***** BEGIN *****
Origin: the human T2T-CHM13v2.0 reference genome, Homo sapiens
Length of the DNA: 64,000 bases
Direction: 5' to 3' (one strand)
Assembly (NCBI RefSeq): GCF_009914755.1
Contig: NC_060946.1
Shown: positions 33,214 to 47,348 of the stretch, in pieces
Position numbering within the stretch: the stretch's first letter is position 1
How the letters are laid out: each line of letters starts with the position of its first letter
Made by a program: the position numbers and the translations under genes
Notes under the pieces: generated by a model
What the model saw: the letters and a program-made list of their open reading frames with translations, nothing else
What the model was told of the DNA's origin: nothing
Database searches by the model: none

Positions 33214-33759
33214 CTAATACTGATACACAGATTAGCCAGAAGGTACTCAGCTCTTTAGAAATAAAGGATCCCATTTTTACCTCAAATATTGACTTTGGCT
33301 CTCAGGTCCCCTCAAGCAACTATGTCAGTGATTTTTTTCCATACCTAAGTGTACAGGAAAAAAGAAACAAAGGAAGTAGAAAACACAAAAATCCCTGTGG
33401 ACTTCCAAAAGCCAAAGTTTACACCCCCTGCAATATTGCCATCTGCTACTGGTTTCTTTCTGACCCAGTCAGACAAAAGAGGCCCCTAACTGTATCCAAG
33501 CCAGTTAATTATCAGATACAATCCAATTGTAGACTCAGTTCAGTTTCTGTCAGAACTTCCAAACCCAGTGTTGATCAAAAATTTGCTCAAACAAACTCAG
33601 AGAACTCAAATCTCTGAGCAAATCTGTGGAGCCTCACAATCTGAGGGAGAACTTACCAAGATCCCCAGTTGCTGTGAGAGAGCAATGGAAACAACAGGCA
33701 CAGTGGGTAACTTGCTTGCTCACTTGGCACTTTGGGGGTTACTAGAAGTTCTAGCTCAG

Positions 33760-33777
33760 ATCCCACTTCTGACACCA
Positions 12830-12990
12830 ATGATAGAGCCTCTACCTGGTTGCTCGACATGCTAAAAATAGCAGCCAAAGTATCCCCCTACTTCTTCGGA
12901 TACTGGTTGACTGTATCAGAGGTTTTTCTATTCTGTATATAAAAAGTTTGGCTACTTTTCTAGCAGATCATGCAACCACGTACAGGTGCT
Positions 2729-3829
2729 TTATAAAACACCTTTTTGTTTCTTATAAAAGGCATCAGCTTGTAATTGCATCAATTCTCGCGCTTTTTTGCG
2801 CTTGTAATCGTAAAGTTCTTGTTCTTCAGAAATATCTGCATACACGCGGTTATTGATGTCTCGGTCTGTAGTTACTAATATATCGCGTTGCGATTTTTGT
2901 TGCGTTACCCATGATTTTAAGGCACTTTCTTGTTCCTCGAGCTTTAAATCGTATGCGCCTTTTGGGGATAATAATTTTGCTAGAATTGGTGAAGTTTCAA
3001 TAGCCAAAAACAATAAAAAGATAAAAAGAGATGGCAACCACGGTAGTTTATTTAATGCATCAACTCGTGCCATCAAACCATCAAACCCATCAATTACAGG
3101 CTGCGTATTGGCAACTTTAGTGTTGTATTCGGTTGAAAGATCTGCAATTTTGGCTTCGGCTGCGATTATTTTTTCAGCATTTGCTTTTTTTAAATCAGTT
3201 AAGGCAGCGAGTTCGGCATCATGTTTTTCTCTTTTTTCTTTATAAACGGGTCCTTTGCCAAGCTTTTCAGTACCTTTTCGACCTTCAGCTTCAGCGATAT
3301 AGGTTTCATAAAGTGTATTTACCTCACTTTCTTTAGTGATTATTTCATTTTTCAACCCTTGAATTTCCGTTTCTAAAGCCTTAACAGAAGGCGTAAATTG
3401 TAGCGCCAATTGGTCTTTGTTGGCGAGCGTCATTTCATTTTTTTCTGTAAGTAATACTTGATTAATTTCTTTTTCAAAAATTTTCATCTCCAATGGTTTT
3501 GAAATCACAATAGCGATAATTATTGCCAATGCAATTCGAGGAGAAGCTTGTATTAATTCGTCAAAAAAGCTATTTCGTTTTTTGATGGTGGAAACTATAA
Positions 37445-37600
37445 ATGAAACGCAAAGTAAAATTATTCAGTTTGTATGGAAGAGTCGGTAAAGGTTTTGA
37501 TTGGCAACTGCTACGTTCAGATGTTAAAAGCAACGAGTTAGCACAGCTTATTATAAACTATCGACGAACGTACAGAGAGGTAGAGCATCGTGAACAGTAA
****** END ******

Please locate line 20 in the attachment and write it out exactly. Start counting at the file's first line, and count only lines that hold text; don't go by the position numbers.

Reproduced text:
33701 CAGTGGGTAACTTGCTTGCTCACTTGGCACTTTGGGGGTTACTAGAAGTTCTAGCTCAG